“If you are home alone with your kids, and you’re also trying to meet your students’ needs, something’s got to give,” she said.

About half — 48% — of all public school teachers have children living at home, according to an analysis by the Brookings Institution’s Michael Hansen and Diana Quintero. This includes young children, who need constant supervision, as well as teenagers, who might not.

Among those teachers is Brian Grimes who is now setting up his kids — ages 7, 9, and 13 — to work at the dining room table every morning instead of sending them off to school.

“It’s like the summer, but there’s no fun,” said Grimes, who lives in New Jersey.

Once they’re settled, he starts his own job as a high school history teacher — videotaping lessons, grading assignments, talking to students and their families — a few feet away.

It’s been a dizzying transition. “I put my shirt and tie on and I go to work, it’s ‘teacher Brian,’ and then when I come home, it’s ‘parent Brian,’” he said. “Now everything is merged together.”

Many children, after all, haven’t yet adjusted to the sudden shift. “It’s very difficult,” said Alexis Mann, a Minneapolis teacher. “They don’t understand when mom’s home, that I’m actually working.”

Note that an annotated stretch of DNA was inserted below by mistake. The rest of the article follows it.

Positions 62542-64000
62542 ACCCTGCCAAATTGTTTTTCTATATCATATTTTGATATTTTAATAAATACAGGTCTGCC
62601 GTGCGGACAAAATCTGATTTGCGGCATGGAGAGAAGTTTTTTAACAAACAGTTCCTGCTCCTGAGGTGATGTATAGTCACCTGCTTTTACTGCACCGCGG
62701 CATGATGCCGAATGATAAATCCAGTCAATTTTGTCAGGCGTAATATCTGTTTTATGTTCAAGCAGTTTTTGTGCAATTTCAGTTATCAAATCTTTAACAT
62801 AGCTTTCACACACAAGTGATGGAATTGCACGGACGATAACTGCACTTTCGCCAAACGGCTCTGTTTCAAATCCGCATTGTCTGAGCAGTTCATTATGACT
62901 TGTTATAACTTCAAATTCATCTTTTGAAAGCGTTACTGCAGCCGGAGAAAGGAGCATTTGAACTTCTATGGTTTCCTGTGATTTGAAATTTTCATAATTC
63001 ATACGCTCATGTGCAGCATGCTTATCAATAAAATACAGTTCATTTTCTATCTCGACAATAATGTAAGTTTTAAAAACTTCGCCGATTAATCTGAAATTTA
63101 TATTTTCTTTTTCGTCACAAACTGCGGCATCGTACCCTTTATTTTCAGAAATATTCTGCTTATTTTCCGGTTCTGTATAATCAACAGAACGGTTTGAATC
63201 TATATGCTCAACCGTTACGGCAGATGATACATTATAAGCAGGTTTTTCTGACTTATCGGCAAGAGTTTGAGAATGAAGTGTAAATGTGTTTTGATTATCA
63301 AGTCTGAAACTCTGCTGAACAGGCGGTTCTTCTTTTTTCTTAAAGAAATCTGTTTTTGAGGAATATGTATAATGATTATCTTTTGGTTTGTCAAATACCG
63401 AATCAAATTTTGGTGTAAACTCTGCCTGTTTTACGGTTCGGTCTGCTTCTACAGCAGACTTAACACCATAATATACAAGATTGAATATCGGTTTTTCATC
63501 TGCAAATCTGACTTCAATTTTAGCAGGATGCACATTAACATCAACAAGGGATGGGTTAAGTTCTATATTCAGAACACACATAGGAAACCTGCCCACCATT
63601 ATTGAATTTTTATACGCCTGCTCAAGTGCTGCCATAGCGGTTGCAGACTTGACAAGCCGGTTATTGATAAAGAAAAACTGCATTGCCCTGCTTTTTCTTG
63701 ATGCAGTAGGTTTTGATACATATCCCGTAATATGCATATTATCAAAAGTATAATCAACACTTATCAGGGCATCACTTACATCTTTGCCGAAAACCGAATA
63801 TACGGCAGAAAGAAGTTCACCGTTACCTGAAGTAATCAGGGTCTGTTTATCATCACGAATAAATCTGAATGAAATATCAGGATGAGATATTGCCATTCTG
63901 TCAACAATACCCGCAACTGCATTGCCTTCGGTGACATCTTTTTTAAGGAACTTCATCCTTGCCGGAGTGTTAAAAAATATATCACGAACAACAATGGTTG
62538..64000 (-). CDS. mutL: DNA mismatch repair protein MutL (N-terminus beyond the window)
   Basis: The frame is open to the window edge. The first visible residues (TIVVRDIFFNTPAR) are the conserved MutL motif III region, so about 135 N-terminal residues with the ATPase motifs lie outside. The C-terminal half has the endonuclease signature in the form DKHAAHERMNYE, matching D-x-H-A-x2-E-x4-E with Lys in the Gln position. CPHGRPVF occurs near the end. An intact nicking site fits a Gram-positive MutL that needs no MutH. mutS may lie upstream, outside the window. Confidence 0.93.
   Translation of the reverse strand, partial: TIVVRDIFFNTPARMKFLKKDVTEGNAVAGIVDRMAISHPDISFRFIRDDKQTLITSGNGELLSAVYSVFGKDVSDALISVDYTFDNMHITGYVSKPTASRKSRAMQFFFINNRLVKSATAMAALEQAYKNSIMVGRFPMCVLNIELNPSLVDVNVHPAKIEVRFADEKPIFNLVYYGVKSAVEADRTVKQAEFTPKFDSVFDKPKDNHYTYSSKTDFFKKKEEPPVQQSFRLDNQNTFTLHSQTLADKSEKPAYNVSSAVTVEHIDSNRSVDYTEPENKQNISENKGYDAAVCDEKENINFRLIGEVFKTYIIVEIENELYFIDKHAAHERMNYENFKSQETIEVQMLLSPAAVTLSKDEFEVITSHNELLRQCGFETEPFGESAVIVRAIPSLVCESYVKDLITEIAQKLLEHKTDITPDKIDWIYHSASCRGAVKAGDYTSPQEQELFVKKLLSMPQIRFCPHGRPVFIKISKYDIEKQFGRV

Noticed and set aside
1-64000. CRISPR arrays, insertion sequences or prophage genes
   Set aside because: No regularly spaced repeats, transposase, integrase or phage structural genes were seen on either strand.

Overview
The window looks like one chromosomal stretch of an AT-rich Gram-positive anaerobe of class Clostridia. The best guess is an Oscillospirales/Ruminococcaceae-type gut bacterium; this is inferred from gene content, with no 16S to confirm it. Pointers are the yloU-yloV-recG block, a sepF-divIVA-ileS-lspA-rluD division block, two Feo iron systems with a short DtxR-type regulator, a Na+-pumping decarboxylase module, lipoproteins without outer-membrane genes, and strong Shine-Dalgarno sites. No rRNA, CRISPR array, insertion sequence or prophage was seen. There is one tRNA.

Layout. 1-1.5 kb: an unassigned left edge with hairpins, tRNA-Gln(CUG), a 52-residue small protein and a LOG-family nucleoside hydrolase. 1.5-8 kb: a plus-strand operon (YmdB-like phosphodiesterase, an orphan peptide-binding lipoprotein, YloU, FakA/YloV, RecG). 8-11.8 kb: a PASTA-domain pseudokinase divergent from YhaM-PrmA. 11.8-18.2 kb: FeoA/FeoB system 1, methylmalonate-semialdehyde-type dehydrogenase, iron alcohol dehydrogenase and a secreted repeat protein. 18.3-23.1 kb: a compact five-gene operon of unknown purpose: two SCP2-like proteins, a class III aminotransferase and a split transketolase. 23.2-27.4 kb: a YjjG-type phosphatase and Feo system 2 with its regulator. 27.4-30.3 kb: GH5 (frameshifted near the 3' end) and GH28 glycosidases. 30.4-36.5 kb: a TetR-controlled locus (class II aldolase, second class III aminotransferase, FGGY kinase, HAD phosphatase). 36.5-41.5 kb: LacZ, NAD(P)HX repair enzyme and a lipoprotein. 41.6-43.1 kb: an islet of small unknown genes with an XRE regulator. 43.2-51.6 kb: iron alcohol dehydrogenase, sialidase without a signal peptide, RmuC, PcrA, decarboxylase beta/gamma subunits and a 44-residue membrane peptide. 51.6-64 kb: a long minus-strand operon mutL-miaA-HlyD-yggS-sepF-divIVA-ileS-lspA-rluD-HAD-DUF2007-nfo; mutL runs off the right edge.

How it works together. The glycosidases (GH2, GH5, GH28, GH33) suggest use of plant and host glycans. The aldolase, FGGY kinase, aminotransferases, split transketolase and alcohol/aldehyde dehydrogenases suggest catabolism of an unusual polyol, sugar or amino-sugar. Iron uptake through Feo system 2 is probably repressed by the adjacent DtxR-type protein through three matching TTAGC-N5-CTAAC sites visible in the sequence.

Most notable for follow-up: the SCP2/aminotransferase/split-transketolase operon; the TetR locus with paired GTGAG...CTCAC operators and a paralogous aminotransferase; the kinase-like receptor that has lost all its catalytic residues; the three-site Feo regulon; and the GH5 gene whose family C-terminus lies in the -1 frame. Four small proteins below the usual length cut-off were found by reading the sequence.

In one respect, though, the fact that teachers are still facing these challenges reflects good news. As millions of workers face layoffs, teachers still have jobs and a steady paycheck.

But the change presents unique challenges for teachers, and few districts appear to have offered specific accommodations for teachers who are also caregivers. “We haven’t seen a lot of policy or explicit guidance on that,” said Sean Gill, a research analyst with the Center on Reinventing Public Education, which has been compiling large districts’ coronavirus response policies. (Many districts are still developing, or have not fully instituted, a remote instruction plan.)

Gill said that most districts don’t seem to be requiring teachers to conduct live instruction at specific times. Miami-Dade County schools, for instance, says it expects teachers to be available for at least three hours every day to students, but gives teachers the freedom to decide on those hours themselves.

Philadelphia’s guidance to educators says that “daily work schedules should remain largely unchanged” but that “reasonable flexibility shall also be used to accommodate employees’ individual needs.”